• Is the container just for storage or also for transport to another location? If transport, what means – road, rail, ship, air? (Different regulations apply to different modes of transport and different containers may be more appropriate for different environments.)
  • Is a food-grade container required?
  • Is a specific UN rating required?
  • Is a tamper-evident closure or a security lock required?
  • What size and shape of containers will suit your supply chain and be most transport-efficient?
  • How important is sustainability? If this is key for your company, it may be really worthwhile seeing whether the ADR packaging instructions related to your product would allow a move to fibre drums, the most sustainable type of barrel. Many people believe that fibre drums cannot be used for dangerous goods, moisture-sensitive products or in cleanrooms, but in fact, with sophisticated external and internal liners, anything is possible. The beauty of fibre containers is that they are fully customisable for your supply chain.
  • Can containers be reused in a closed loop? If this is possible, fantastic – your company is contributing to the circular economy! In these circumstances, it may be most appropriate to invest in a more expensive but very durable material (like steel or very high-quality plastic) and put in place a reconditioning loop. (We will be happy to introduce you to our partner Packaging Laundry Ltd.)

Types of industrial container for dangerous goods

At our warehouses in Bray, next to Dublin, we stock the following types of packaging options for dangerous goods:

Largest capacity IBC tanks

IBCs allow the transport of maximum quantities in a minimum of space. This makes them a very economical, food-grade, bulk packaging option for the likes of chemicals and solvents. We carry regular new, reconditioned and rebottled IBCs, as well as special tanks for explosive zones or flammable liquids.

Large capacity barrels & drums 

We carry a wide range of:

  • Steel barrels/ drums (open top and tighthead)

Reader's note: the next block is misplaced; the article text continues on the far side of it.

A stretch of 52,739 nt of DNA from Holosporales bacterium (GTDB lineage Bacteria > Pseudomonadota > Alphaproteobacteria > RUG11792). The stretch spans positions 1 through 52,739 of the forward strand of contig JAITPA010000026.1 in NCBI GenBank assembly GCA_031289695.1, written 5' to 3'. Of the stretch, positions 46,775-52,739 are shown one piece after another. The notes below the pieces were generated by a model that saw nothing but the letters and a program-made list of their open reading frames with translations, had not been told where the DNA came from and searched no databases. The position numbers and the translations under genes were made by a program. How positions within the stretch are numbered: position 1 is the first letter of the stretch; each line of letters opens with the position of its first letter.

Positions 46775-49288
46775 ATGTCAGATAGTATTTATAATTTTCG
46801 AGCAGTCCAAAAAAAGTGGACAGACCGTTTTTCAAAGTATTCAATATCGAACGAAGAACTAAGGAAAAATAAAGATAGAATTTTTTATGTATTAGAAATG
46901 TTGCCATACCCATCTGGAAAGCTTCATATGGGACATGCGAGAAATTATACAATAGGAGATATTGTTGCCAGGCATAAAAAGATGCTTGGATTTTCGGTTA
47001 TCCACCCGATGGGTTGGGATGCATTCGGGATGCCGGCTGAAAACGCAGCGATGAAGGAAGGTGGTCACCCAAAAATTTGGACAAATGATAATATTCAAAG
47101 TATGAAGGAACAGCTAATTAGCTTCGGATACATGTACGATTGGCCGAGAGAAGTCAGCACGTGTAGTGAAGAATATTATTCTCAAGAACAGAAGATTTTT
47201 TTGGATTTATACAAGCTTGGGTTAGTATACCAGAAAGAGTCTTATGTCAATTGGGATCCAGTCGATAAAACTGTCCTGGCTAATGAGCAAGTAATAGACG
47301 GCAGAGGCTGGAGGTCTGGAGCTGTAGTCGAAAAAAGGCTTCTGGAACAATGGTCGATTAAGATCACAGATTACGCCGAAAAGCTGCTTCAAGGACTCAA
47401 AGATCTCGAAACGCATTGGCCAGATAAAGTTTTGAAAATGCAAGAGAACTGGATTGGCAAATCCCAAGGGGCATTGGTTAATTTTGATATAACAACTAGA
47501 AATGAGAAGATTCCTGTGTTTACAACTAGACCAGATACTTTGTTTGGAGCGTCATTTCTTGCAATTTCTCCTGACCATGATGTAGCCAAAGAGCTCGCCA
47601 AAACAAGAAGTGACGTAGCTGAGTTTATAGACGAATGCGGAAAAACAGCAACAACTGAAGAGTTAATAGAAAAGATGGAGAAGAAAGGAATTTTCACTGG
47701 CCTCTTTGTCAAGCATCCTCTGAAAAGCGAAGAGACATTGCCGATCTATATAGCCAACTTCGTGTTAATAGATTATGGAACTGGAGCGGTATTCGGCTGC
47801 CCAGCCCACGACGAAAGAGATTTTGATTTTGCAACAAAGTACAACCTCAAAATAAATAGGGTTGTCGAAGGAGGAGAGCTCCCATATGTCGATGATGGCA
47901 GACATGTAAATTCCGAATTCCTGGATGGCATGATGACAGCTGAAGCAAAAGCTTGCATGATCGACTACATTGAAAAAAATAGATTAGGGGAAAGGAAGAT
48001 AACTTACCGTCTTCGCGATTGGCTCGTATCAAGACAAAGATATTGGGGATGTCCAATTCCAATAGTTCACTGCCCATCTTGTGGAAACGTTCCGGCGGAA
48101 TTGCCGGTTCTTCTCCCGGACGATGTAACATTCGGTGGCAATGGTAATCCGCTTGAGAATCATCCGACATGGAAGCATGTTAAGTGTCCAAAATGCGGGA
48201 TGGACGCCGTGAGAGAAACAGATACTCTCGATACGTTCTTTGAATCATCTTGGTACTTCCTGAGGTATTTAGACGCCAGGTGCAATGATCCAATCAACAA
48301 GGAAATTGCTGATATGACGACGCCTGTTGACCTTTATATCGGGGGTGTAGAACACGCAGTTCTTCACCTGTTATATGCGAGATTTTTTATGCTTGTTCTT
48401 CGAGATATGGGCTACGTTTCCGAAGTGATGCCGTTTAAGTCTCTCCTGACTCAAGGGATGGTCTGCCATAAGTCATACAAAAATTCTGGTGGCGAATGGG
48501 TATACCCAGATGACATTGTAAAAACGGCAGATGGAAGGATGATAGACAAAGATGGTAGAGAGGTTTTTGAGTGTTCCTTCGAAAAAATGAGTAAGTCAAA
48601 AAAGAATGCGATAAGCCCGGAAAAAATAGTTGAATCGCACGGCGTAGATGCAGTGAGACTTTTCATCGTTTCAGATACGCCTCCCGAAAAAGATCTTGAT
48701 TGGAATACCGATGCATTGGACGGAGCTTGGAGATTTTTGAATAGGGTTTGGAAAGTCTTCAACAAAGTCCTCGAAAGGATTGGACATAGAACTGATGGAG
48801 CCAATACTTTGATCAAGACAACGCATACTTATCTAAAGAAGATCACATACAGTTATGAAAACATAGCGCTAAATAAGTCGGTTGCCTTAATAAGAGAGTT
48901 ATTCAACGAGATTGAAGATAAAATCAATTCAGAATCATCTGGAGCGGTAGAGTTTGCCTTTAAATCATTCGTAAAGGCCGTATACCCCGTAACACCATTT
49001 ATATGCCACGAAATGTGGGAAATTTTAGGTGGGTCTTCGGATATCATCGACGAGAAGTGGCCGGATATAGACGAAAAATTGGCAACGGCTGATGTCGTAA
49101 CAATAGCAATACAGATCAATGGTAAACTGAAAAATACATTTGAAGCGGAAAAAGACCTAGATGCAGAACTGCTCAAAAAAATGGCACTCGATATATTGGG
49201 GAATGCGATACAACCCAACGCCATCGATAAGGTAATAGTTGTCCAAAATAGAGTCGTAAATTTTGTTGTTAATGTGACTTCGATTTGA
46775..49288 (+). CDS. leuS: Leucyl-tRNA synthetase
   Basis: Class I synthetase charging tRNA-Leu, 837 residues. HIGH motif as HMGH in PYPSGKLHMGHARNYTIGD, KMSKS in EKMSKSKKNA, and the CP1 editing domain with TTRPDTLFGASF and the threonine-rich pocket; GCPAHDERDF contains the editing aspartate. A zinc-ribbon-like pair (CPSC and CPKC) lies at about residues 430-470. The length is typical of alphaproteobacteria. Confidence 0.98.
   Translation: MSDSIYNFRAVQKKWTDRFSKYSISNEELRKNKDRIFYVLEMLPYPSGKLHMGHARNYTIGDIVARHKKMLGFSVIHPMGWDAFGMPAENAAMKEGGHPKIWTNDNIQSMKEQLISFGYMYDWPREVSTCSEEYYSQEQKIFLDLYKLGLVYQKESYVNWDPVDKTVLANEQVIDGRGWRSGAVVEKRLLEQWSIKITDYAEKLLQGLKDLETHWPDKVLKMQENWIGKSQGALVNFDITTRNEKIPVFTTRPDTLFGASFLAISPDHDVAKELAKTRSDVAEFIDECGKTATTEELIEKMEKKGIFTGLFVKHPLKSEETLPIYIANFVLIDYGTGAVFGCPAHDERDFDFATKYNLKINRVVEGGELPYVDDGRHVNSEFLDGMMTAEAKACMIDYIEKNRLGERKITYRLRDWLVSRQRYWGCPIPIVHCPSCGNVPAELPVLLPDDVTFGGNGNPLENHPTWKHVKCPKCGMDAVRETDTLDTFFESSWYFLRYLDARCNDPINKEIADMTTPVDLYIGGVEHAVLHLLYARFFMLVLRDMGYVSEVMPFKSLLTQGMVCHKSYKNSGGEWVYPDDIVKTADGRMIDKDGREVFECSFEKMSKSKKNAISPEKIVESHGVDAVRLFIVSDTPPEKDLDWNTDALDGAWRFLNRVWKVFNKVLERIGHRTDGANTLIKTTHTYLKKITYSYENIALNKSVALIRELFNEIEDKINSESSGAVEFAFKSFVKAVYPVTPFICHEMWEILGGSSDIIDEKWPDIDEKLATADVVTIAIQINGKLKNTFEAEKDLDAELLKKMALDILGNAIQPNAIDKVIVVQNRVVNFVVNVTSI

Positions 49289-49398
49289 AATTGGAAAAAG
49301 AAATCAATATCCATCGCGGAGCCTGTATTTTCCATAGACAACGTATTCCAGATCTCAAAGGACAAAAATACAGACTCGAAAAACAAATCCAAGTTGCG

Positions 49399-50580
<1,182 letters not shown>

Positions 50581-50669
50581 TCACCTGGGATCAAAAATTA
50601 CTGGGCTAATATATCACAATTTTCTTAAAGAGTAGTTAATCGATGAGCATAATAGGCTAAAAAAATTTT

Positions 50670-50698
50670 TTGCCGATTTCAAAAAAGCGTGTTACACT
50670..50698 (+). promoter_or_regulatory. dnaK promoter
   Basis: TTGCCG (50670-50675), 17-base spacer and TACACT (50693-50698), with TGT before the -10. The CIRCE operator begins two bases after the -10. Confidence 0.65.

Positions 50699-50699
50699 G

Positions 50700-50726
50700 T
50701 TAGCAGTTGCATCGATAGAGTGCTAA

• Plastic barrels/ drums (open top and tighthead)
  • Fibre barrels/ drums (open top)

Open-top barrels’ covers can be fully removed, making them easy to fill and empty. They are great for thick liquid and solid materials, for both storage and transportation. They are generally closed with bolt rings (solids) or lever locks (liquids).  They are available in steel, plastic and fibre. Steel drums offer maximum durability and protection of contents, but they are the most expensive and there are less size variations available. Plastic barrels, to align with shipping standards, especially for hazardous materials, must be manufactured form the highest quality plastic, which implies that only a percentage of recycled plastic can be used (as recycling affects strength). So, these are the least sustainable option. However, they are reusable if your supply chain will allow (Industrial Packaging works with a partner called Packaging Laundry to wash and recondition both barrels and IBCs). Plastic drums are generally available in a range of capacities running from 15 to 55 gallons. Fibre drums are environmentally-friendly and highly cost-effective, ideal for solid or dry materials, in particular those that require a containment liner to protect handlers. They are available in infinite heights and diameters, as they can be custom-made in the size that suits your supply chain. They are available with a lock-rim which is ideal for hazardous goods packing.

Tight-head barrels are commonly used in transport of fluids with low viscosity, because they are fully sealed with just bung openings at the top. This full closure makes them particularly suitable for shipping hazardous and dangerous materials. They are available in steel and plastic.

Smaller capacity drums, pails, tins & jerricans

We don’t believe our customers should be restricted in their choice to only the containers we manufacture ourselves at our two factories in Bray. So, we also distribute a huge range of smaller drums, buckets, pails, tins and jerricans sourced from trusted suppliers who share our concern with quality and customer service. This allows us to offer size ranges, characteristics and price points to suit all needs.

  • Smaller plastic drums
  • Plastic buckets and pails
  • Tin pails and tighthead tins
  • Plastic jerricans

UN-certified boxes

Boxes are cheap, light and fully recyclable, so they are perfect for small quantities or samples. They are often used for light solids like powders, but liquids can be safely packed in these boxes, too, within an inner packaging. There are different types of box, which have been tested for different types of contents. This is shown by a code on the box, with a letter designating the packing group (X, Y or Z for groups I, II or III). You must also follow certain box-packing procedures for the UN certification to be valid – see our guide to packing UN-certified boxes.

Talk dangerous to us 😉

If you feel you need further advice to ensure your contents, facilities, vehicles, employees and anyone who may come in contact with your materials are kept safe in storage or transport, one of our Dangerous Goods Safety Advisors will be happy to talk with you. Book in a chat.